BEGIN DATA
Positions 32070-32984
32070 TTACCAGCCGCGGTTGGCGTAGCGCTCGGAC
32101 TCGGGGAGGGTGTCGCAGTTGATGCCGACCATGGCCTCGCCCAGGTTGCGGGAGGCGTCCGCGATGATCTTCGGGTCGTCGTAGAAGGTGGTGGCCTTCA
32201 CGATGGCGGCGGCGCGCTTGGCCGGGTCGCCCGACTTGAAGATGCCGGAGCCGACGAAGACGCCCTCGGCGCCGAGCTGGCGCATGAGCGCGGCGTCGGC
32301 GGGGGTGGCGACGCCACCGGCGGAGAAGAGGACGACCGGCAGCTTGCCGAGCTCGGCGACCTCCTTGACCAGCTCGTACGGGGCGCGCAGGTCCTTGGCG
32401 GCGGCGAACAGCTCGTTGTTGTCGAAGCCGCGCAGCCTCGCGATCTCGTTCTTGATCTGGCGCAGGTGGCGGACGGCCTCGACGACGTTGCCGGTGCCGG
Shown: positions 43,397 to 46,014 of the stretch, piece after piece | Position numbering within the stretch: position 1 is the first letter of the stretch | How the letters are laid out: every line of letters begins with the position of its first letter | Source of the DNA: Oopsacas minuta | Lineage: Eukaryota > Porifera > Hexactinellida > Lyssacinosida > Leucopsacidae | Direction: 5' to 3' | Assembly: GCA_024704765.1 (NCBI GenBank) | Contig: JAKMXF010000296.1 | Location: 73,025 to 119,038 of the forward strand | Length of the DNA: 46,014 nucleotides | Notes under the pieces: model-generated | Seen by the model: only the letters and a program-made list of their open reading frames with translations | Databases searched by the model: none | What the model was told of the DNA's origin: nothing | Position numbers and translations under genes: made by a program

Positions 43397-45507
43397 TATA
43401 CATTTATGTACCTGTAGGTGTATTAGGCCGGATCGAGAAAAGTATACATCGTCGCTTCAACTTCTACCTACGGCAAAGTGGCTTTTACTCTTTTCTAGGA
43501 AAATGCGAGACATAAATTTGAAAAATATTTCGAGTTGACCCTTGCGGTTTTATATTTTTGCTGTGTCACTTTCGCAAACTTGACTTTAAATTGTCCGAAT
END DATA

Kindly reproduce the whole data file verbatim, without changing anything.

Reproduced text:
Positions 32070-32984
32070 TTACCAGCCGCGGTTGGCGTAGCGCTCGGAC
32101 TCGGGGAGGGTGTCGCAGTTGATGCCGACCATGGCCTCGCCCAGGTTGCGGGAGGCGTCCGCGATGATCTTCGGGTCGTCGTAGAAGGTGGTGGCCTTCA
32201 CGATGGCGGCGGCGCGCTTGGCCGGGTCGCCCGACTTGAAGATGCCGGAGCCGACGAAGACGCCCTCGGCGCCGAGCTGGCGCATGAGCGCGGCGTCGGC
32301 GGGGGTGGCGACGCCACCGGCGGAGAAGAGGACGACCGGCAGCTTGCCGAGCTCGGCGACCTCCTTGACCAGCTCGTACGGGGCGCGCAGGTCCTTGGCG
32401 GCGGCGAACAGCTCGTTGTTGTCGAAGCCGCGCAGCCTCGCGATCTCGTTCTTGATCTGGCGCAGGTGGCGGACGGCCTCGACGACGTTGCCGGTGCCGG
Shown: positions 43,397 to 46,014 of the stretch, piece after piece | Position numbering within the stretch: position 1 is the first letter of the stretch | How the letters are laid out: every line of letters begins with the position of its first letter | Source of the DNA: Oopsacas minuta | Lineage: Eukaryota > Porifera > Hexactinellida > Lyssacinosida > Leucopsacidae | Direction: 5' to 3' | Assembly: GCA_024704765.1 (NCBI GenBank) | Contig: JAKMXF010000296.1 | Location: 73,025 to 119,038 of the forward strand | Length of the DNA: 46,014 nucleotides | Notes under the pieces: model-generated | Seen by the model: only the letters and a program-made list of their open reading frames with translations | Databases searched by the model: none | What the model was told of the DNA's origin: nothing | Position numbers and translations under genes: made by a program

Positions 43397-45507
43397 TATA
43401 CATTTATGTACCTGTAGGTGTATTAGGCCGGATCGAGAAAAGTATACATCGTCGCTTCAACTTCTACCTACGGCAAAGTGGCTTTTACTCTTTTCTAGGA
43501 AAATGCGAGACATAAATTTGAAAAATATTTCGAGTTGACCCTTGCGGTTTTATATTTTTGCTGTGTCACTTTCGCAAACTTGACTTTAAATTGTCCGAAT